The Home Office has announced more reforms to the immigration system, further tightening up loopholes in educational visas to prevent abuse.
The changes to so-called ‘Tier 4 visas’ issued by the Home Office controlled UK Visas and Immigration authority will make it harder for potential migrants to use the education system to gain entry to the country for false pretences. The visas are sponsored by specific educational establishments, which give assurances to the Home Office that the foreign students will turn up for class and not use their visa to work illegally in the United Kingdom.
Abuse of the system became so widespread a number of major sponsors including University of West London, London Metropolitan University, Glyndŵr University, Bedfordshire University, and Buckinghamshire New University have had their ‘trusted’ sponsor licences suspended by the Home Office. ‘Students’ would enrol on courses upon arriving from abroad and then vanish – failing to turn up at tutorials, classes, or exams and presumably entering the workforce illegally instead.
Shutting down the offending institutions has gone some way to reduce this abuse, but the new changes will go further. From August, students will be banned from working in the United Kingdom while they study, and will be required to sit credibility interviews if they want to change course. This will go some way to prevent migrants taking endless degrees they never finish to extend their stays in the United Kingdom.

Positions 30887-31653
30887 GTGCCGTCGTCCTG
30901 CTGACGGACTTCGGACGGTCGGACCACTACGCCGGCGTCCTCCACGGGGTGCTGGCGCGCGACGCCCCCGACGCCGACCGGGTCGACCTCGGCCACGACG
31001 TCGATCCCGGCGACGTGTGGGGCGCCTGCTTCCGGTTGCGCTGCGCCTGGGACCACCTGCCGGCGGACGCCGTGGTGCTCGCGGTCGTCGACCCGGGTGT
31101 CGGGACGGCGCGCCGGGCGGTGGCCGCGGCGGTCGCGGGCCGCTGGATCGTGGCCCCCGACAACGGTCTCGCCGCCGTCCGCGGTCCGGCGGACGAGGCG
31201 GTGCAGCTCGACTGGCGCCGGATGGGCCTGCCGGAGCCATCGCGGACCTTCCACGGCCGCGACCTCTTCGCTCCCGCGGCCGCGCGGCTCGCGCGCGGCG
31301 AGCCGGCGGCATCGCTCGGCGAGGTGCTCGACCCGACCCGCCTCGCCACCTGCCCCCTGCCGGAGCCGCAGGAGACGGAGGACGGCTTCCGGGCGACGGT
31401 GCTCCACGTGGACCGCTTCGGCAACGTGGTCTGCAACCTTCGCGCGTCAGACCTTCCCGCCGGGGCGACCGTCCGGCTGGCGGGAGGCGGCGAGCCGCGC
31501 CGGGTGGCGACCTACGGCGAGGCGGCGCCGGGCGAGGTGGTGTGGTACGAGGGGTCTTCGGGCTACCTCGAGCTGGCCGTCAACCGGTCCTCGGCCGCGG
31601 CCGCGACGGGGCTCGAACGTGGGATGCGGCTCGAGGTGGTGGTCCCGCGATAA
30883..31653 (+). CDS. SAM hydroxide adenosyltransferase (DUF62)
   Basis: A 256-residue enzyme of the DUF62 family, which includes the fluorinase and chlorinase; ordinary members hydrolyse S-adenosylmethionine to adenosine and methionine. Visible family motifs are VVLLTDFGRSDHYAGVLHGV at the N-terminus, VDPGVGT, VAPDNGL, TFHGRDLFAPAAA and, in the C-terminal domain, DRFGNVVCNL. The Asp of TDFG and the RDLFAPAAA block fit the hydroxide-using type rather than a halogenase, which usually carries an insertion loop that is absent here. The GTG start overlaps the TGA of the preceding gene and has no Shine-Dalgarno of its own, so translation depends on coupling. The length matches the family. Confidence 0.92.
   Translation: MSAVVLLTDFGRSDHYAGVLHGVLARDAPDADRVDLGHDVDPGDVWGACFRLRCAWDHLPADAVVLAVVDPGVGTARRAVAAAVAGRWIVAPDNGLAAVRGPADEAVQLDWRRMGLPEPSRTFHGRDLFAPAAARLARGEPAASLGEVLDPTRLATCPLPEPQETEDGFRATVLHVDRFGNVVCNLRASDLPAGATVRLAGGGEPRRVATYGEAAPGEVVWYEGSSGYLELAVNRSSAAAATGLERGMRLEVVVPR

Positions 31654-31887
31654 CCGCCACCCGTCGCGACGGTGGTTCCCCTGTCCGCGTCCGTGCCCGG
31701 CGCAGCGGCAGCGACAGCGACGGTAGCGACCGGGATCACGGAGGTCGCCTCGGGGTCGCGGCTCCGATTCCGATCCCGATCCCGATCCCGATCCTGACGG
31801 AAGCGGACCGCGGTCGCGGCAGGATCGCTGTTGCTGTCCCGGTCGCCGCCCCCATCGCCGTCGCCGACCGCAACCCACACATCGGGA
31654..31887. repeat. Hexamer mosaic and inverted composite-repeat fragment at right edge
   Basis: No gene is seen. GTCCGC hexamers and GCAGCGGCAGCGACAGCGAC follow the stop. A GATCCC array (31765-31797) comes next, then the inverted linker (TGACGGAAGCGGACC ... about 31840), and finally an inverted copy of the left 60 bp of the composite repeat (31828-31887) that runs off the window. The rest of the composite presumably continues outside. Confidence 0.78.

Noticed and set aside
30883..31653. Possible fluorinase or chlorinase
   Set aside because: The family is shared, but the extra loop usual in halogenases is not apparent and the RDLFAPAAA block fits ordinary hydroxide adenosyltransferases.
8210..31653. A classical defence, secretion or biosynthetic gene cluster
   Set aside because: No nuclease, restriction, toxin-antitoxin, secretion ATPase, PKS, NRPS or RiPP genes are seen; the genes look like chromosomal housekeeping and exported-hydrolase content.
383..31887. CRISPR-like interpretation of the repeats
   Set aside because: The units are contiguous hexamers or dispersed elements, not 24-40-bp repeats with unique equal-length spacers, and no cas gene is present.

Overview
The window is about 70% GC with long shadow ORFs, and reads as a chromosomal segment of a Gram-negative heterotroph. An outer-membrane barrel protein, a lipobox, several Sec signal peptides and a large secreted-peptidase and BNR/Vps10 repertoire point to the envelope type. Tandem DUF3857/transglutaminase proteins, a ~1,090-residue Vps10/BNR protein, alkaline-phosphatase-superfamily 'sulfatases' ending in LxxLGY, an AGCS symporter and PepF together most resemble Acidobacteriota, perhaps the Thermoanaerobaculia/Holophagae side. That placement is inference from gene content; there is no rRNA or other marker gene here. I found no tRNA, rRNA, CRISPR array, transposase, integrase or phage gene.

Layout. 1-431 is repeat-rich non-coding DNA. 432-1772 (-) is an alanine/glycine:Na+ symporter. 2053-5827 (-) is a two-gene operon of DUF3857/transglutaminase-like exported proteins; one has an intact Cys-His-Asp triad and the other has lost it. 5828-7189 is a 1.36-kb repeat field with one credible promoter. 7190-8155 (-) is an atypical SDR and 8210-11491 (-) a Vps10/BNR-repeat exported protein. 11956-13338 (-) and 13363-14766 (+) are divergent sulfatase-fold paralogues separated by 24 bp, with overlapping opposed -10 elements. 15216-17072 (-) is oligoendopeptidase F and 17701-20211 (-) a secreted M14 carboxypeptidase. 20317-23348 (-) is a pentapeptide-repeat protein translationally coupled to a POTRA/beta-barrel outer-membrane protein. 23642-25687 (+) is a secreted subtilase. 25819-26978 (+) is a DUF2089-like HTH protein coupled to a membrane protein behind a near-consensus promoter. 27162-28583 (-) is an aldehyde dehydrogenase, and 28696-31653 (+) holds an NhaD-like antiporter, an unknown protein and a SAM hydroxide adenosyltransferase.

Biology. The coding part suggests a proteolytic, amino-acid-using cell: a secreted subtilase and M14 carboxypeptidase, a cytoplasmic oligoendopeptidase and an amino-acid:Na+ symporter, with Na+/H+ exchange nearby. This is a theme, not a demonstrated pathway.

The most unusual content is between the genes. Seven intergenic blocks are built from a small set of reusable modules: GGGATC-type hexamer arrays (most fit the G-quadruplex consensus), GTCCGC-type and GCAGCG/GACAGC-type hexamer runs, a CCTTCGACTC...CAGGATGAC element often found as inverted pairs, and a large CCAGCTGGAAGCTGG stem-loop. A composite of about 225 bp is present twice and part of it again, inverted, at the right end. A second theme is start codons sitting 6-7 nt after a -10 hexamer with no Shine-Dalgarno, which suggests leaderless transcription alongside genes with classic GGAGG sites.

From November, students will also be restricted on the extensions they can get for their time-limited tier 4 visas, meaning those who wish to study another course once theirs is complete will have to go home and re-apply from outside the United Kingdom. The time limits for post-graduate degree visas will also be reduced from three to two years, bringing the rules in line with home students who typically will spend no longer than two years completing a master’s degree part time.
One of the most significant changes to the tier 4 visa is the way it treats dependants of students. At the moment, students can bring their families with them on a single visa – a fact that certain colleges have chosen to make the most of. Breitbart London reported last month on the gender-segregated classes offered by one Cardiff language school provided specifically for the wives of Saudi Arabian men who had come to Britain to study. A spokesman for the Celtic English Academy told Breitbart London that without these classes, these wives would rarely if ever have the opportunity to leave the home, as Saudi Arabian social more prevent them going outside unaccompanied or meeting men.
From the Autumn, these dependants will be banned from taking unskilled work while they stay with their studying relatives, but will be allowed to take skilled work. The move is intended to encourage a higher calibre of academic migrant to come to the United Kingdom.
The UK Visas and Immigration authority said in a statement of the move:
“These changes will help reduce immigration abuse ensuring the UK maintains a competitive offer and attracts the brightest and best international students. The UK continues to welcome genuine students to our world class universities”.
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